31 May 2009

An idea to increase power/efficiency of a Natural Gas (CH4) Internal Combustion Engine (ICE).

While I was driving to In-N-Out, earlier today, an idea struck me as to how to improve the performance of a Natural Gas powered Internal Combustion Engine...

Essentially, the waste gases of a natural gas engine is water vapor and carbon dioxide with trace amounts of other pollutants.
A major waste product of the engine is heat, especially excess heat in the exhaust gasses. What do I define as excess heat in the exhaust? Quite simply it is heat above the point required to keep the water content of the exhaust in its vapor phase. At standard atmospheric pressure, it would be 100ºC. With an engine with a 12:1 compression ratio, this temperature would be at least 182ºC, plus a bit more for the motive power of the engine - so lets say around 200ºC.

The exhaust gases could be condensed to form mildly acidic but otherwise pure water. This water could be warmed by the engine's cooling system up to equal the temperature of the engine block, which would be a little under 100ºC. At the point of the engine cycle just after the intake valves close at roughly the point where compression begins, a small amount of this warmed water could be injected as a fine aerosol spray. The subsequent combustion of the natural gas could provide enough energy to also change the injected water into its vapor phase, increasing the post-combustion pressure within the engine, providing more motive power.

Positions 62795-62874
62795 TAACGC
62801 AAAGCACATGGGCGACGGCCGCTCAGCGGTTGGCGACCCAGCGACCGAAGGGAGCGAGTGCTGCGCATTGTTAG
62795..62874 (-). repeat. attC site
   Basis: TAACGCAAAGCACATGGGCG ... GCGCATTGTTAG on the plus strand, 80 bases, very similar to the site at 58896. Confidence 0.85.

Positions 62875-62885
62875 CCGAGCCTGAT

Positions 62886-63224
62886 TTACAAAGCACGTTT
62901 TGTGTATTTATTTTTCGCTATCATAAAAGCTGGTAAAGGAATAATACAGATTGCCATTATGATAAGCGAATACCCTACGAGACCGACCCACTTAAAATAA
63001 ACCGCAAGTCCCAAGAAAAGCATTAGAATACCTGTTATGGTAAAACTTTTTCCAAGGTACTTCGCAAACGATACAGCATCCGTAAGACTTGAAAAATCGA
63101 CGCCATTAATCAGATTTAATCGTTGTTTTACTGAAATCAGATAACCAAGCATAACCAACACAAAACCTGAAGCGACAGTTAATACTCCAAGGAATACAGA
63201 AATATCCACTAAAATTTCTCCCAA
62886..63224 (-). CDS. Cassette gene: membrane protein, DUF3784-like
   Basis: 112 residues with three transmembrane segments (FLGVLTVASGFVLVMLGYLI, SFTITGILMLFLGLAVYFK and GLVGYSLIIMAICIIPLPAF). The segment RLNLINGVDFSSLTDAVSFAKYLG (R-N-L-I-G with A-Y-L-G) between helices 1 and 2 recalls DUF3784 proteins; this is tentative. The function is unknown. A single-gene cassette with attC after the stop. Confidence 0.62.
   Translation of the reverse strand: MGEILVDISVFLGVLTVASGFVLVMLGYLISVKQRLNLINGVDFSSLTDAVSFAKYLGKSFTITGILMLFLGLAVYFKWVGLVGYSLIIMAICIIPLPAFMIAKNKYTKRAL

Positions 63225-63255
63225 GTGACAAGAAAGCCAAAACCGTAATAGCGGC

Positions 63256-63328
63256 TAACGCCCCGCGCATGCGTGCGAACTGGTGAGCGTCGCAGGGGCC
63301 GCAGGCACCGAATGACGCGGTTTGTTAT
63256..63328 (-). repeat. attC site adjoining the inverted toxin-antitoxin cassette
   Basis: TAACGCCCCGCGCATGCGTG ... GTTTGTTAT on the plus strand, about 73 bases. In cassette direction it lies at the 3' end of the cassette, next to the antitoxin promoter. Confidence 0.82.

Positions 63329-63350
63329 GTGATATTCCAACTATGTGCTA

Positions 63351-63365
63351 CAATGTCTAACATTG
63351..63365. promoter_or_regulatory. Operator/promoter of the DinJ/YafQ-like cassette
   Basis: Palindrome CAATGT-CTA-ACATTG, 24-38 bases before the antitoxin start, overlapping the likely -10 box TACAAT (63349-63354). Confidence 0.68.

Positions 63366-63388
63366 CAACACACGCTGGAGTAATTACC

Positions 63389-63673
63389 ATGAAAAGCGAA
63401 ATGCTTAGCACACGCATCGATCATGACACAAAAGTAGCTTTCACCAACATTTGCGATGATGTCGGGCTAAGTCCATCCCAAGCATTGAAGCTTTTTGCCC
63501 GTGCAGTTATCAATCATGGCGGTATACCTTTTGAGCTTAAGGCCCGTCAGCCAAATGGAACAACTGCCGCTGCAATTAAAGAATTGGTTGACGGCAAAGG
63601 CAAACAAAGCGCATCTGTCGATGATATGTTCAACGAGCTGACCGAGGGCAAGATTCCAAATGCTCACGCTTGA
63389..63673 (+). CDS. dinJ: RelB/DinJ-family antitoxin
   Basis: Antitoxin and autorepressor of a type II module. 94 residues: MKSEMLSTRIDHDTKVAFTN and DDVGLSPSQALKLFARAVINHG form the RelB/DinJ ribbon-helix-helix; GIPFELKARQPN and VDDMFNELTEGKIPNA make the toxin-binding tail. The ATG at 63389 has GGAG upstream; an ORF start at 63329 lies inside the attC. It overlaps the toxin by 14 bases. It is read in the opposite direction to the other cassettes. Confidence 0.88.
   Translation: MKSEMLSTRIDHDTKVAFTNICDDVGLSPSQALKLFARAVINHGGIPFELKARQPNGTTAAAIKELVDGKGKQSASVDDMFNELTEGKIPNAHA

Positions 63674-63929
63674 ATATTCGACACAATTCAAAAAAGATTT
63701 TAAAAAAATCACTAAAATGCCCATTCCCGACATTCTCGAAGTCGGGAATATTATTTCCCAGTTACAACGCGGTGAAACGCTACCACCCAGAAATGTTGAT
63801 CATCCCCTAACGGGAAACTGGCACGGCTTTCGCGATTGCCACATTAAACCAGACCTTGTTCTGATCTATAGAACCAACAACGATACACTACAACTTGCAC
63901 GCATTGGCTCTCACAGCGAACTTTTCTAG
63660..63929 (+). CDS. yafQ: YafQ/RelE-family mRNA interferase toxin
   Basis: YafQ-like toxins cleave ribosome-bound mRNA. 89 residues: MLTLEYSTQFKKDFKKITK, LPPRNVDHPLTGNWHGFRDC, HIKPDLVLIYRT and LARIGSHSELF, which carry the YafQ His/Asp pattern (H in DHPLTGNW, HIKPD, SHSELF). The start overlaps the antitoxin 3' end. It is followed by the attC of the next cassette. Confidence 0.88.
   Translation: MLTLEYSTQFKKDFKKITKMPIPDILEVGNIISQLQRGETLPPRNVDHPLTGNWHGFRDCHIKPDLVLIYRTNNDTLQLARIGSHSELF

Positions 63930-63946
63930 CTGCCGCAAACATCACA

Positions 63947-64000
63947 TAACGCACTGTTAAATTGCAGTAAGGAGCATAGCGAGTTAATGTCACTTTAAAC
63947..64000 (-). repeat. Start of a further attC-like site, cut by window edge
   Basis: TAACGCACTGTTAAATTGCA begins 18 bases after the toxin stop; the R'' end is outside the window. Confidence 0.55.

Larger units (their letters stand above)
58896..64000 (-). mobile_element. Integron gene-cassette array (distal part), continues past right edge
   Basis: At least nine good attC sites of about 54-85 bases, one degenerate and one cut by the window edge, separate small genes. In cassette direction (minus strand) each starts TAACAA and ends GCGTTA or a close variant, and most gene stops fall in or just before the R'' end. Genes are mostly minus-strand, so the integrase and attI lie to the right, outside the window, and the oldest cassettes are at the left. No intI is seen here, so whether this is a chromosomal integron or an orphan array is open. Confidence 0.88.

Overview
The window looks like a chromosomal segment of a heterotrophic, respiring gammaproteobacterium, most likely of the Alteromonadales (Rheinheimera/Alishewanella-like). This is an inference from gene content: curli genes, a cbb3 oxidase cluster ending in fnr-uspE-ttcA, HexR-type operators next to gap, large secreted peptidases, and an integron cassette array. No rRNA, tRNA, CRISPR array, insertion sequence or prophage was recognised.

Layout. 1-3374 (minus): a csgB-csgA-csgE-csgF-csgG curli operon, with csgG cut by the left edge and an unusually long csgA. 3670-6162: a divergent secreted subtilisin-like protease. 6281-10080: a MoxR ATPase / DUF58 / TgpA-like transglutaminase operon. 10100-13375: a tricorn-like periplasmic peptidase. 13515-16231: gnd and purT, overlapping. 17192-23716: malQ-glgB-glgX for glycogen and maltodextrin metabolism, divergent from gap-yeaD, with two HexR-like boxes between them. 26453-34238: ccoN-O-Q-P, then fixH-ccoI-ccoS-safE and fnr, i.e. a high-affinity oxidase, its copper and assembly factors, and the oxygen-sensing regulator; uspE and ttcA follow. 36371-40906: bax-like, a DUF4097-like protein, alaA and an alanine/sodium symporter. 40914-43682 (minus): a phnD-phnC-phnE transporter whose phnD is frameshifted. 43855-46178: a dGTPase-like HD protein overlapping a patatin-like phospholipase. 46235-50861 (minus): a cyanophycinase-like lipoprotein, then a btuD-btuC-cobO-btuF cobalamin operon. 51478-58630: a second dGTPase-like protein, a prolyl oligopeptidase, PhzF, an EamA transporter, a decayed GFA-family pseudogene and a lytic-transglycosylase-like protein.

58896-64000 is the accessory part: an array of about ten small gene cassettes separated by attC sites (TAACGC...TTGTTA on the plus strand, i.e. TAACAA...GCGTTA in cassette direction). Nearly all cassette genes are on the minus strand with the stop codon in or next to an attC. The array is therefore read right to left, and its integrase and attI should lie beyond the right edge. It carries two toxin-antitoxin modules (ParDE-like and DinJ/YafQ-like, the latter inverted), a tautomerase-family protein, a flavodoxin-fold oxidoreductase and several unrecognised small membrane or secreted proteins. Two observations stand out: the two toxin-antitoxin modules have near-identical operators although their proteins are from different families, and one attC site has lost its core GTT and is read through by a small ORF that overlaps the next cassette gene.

The key thing to do would be to monitor the temperature of the exhaust from the engine to ensure that there is excess heat within the system to vaporise the injected water so that the water is not injected at a time when there is insufficient energy to support it as it would likely result in reduced engine performance.

How well would this perform? Well, to be honest, I have not run any detailed numbers but I don't think it would be too far fetched to imagine this improving power by as much as 10%, maybe even significantly more. Increased performance would mean less time spent accelerating and perhaps less fuel to maintain steady velocity which both would mean significant gains in fuel efficiency.

What other uses for the condensed water can I think of? Perhaps some form of evaporative cooling system for the intake air? Another idea to entertain.

If only I had the time to play...
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